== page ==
There has been a resurgence of interest in the mechanical properties of wood, motivated in large part by concerns having to do with the environment and environmental sustainability.  Structural applications of wood usually entail the use of adhesives and additives, many of which are prone to giving off volatile organic comounds or VOCs deemed bad for air quality.  Scientists are seeking ways of replacing these chemicals with others that give off lower levels of VOCs, but in their search for replacements they also try to understand how existing adhesives and additives work -- that is, how they interact with wood and change its properties.  Environmentally friendly replacements can then be designed to target similar mechanisms. As another example, economic incentives are being sought for harvesting "undesirable" trees including non-native, invasive trees and small diameter trees in managed forests.  Normally, the wood from these trees has little economic value, but if high-quality, engineered products could be manufactured from the wood of these trees, then those products would help to provide economic incentives for harvesting the "undesirable" wood. Such products might also help to take some of the pressure off old growth forests. Key to improving the properties of these woods is the ability to modify the chemistry and structure of wood at the cellular level.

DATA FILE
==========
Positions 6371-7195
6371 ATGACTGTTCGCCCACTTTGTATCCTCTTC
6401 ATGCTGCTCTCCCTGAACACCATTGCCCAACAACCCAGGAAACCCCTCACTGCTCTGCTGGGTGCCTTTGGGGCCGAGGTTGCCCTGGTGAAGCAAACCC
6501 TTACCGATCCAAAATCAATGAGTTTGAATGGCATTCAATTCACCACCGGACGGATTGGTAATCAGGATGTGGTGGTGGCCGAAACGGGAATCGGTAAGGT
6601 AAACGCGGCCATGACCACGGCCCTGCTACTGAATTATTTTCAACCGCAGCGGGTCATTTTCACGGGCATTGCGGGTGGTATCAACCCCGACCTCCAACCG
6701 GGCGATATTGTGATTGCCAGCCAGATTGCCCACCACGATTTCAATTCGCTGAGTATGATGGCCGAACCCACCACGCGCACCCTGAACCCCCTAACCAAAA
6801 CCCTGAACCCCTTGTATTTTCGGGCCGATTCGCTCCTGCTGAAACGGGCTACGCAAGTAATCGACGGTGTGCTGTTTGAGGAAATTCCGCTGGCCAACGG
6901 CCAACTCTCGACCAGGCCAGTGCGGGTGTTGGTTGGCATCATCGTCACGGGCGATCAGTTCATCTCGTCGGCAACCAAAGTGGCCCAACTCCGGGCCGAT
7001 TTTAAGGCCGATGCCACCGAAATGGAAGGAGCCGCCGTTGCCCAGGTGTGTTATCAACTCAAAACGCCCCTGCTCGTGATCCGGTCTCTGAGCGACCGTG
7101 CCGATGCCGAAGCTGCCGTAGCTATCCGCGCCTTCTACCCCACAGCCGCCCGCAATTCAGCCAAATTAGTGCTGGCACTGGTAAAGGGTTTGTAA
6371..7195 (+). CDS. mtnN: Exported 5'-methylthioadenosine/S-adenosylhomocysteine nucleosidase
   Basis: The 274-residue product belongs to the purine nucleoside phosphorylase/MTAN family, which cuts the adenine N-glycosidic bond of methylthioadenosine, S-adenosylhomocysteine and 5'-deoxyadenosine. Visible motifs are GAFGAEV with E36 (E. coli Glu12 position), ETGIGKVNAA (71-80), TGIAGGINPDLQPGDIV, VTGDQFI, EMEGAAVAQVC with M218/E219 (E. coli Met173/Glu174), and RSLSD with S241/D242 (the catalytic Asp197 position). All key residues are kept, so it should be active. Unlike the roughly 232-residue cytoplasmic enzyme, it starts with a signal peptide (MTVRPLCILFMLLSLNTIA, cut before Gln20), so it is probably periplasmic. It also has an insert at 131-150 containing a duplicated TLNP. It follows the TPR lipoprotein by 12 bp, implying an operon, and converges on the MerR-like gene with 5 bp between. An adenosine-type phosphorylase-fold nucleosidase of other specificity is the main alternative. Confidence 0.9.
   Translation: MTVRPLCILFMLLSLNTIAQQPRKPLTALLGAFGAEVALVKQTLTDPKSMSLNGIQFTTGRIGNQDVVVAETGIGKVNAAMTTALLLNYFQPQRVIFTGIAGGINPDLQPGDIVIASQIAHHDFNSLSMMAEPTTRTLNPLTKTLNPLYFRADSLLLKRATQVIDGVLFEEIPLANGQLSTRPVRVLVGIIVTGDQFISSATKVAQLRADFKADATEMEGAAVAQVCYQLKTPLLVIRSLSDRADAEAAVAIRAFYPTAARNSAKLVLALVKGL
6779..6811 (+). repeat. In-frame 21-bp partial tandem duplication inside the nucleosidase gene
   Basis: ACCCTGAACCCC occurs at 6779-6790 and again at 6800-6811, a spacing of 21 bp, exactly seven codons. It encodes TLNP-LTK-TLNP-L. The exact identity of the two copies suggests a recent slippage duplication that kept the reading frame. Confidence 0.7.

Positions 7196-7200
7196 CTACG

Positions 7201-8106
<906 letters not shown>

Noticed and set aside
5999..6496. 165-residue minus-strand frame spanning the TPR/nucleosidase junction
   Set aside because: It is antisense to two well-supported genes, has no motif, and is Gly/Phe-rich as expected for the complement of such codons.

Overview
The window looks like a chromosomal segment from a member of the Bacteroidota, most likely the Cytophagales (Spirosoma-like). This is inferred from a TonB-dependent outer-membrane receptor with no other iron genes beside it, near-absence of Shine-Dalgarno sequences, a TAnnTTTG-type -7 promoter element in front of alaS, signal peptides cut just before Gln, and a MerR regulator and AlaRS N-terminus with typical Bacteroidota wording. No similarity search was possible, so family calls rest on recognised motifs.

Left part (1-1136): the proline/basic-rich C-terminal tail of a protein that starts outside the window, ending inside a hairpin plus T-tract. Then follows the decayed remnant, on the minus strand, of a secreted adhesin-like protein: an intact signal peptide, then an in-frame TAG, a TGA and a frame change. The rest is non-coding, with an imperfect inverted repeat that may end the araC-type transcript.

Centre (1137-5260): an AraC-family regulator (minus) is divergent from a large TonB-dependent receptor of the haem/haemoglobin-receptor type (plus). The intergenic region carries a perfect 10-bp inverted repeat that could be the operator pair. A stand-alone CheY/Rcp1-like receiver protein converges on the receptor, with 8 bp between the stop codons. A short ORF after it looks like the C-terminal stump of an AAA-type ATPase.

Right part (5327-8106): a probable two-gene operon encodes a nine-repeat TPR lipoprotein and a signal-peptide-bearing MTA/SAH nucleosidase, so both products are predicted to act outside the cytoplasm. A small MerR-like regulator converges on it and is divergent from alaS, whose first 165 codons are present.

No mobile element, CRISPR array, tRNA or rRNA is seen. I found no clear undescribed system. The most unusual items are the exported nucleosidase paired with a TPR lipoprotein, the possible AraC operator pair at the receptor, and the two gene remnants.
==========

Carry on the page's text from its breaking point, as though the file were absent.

In collaboration with Chuck Frihart and Jim Beecher at USDA Forest Products Laboratory, student Joseph Jakes has been studying the effects of chemical additions on mechanical properties of the cell walls in wood.  To tackle this problem, Joseph has had to overcome a number of obstacles associated with the mechanics of nanoindentation in cell walls.  First, Joseph invented a method for making reliable specimens without having to embed the wood in a supporting media such as Spurr's epoxy (the usual practice in these kinds of studies) and thereby avoid contamination of the wood with the components of the embedment.  He then found a protocol for generating and interpreting nanoindentation data to remove artifacts caused by the heterogeneity of the cellular structure inclidng the lumena, or holes, that  run along the length of the cells.  Lastly, because of the polymeric makeup of the cell wall, interpretation of nanoindentation data from wood has been open to question:  the relationship between hardness and viscoelastic and viscoplastic deformation propertes in polymers is poorly understood.  To solve this problem Joseph helped to invent perfected broadband nanoindentation creep (BNC) as a method for determining hardness across 4-6 orders of magnitude in indentation strain rate.  The rate effects allow us to decipher the connection between hardness and flow stress in polymers.  Joseph is using BNC to generate mechanical spectroscopy data for characterizing the kinetic signatures of deformation mechanisms in the wood cell wall.